UNION WITH CHRIST: IN SCRIPTURE, HISTORY, AND THEOLOGY, by Robert Letham

Published on January 25, 2018 by Steve West

P&R, 2011 | 164 pages

A Brief Book Summary from Books At a Glance

By Steve West

 

Introduction

In this book, Letham explores the crucial topic of union with Christ. His work is informed both theologically and historically. Letham explains what union with Christ is, and also what it is not. He shows how every blessing of salvation flows out of this union. We were created to be united to the incarnate Son of God. This books leads into profound theological analysis, and through theology Letham points the reader to doxology.

 

Table of Contents

Introduction
Chapter 1 Creation
Chapter 2 Incarnation
Chapter 3 Pentecost
Chapter 4 Union with Christ and Representation
Chapter 5 Union with Christ and Transformation
Chapter 6 Union with Christ in Death and Resurrection

 

Summary

Chapter 1: Creation

Union with Christ is possible because God created human beings to be compatible with himself. God created the world without an intermediary, and then he formed it, shaping it into inhabitable domains for the creatures that he fashioned. The apex of creation occurs when God makes his image bearers as special partners. God brings order, creating a great variety of things, but all bound together in the unity of his design. Although the original readers would not have discerned the full significance of the Trinitarian hints in Genesis 1, in subsequent revelation when the plurality in the Godhead was more fully revealed, the hints in Genesis 1 were clarified and their significance could be grasped. The NT reveals that Christ is the creator, and that he is creation’s head. Christ is sustaining all things and guiding them towards the completion of his purposes. Adam and Eve were created in the image of God, but Christ is the identical image of God. Adam was created in Christ and fell out of this state, but in Christ believers are being renewed in this image. There are innumerable important differences between God and human beings, but God created us to be compatible with himself. Adam experienced close communication and fellowship with God. He was given responsibility by God as a covenant partner. Adam sinned, but the second Adam, Jesus Christ, succeeded and reigns over all things. We can have union with Christ because of the way that God created us, and because of God’s plans for creation and humanity.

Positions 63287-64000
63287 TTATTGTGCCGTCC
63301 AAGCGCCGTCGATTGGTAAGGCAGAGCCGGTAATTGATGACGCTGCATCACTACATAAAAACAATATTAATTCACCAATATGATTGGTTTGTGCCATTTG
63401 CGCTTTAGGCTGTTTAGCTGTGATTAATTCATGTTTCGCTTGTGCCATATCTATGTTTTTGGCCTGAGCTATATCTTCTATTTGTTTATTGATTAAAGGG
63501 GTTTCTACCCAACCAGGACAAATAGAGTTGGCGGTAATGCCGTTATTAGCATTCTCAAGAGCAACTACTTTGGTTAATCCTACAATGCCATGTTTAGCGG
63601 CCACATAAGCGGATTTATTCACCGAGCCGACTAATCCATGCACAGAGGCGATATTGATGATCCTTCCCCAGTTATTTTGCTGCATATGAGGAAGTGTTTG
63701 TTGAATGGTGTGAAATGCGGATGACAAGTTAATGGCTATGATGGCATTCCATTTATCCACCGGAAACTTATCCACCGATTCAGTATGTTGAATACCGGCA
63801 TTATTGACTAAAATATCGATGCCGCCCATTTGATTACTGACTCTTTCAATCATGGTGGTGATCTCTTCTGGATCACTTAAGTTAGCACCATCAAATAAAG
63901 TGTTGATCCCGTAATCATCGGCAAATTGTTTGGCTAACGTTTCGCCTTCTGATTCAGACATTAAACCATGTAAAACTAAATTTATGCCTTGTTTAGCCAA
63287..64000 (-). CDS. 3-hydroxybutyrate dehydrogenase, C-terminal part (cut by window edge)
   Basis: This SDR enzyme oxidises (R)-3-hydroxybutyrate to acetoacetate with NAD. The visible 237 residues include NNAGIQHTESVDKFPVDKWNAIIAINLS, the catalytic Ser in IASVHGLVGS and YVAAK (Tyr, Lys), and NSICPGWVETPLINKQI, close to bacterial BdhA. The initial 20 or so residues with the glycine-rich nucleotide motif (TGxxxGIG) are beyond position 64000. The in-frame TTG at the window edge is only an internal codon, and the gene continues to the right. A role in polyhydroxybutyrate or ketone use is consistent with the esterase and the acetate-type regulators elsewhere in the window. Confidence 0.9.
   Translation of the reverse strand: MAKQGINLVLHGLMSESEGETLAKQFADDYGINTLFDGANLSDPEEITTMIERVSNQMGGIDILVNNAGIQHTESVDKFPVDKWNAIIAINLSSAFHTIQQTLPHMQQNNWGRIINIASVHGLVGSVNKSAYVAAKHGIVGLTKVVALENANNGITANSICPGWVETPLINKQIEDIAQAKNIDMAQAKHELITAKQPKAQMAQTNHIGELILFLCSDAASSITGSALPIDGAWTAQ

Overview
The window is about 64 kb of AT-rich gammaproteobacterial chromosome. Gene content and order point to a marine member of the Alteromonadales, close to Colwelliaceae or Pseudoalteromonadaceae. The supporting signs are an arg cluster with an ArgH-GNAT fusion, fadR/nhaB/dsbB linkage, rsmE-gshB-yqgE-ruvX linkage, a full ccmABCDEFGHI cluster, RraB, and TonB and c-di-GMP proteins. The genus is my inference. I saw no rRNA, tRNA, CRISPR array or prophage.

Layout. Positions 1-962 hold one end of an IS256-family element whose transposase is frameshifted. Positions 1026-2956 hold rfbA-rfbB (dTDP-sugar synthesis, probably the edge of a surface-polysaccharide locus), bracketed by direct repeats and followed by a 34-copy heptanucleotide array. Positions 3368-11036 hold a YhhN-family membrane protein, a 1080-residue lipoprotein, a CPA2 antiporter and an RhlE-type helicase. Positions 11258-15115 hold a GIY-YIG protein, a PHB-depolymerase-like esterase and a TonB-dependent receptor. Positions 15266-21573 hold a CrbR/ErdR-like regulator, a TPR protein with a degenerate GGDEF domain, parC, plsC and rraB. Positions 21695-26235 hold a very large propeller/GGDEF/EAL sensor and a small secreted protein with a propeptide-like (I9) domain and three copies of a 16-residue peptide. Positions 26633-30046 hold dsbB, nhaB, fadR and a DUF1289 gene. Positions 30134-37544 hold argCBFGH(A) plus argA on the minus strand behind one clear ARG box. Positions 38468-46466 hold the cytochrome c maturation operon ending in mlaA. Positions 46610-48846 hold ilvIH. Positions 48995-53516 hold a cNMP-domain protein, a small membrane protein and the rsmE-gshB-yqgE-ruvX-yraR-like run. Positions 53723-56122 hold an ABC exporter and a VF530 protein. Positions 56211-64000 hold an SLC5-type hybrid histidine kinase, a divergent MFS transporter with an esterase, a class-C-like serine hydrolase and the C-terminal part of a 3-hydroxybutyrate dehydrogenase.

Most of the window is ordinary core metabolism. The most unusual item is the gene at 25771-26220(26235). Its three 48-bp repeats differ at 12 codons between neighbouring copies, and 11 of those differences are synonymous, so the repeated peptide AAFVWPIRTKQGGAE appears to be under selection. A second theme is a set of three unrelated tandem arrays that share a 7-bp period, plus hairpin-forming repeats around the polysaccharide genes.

Chapter 2: Incarnation

It cannot be denied that the NT witness is that Jesus is the Son of God. Jesus defends his claims of deity and is identified with God. He is also a genuine human being. God must save, but a human being must pay for human sin. We can experience union with Christ because Christ first united his divine nature to a human one. He remained fully God, but added a genuine human nature, which he preserved without sinning. In the light of the challenge of Nestorianism, the early church affirmed that the Word assumed a full human nature, so that there was one person who had two natures (deity and humanity). Eutychus taught a view of Christ that basically blended the two natures and subsumed Christ’s humanity into his deity. The Definition of Chalcedon rejected the view that Christ was two persons, and the view that the union fused the natures. It asserted that Christ had two natures, without mingling or changing them. The Definition did not explain the hypostatic union, so it was considered insufficient by many. The Emperor Justinian I distinguished between. . .

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Union with Christ: In Scripture, History, and Theology

P&R, 2011 | 164 pages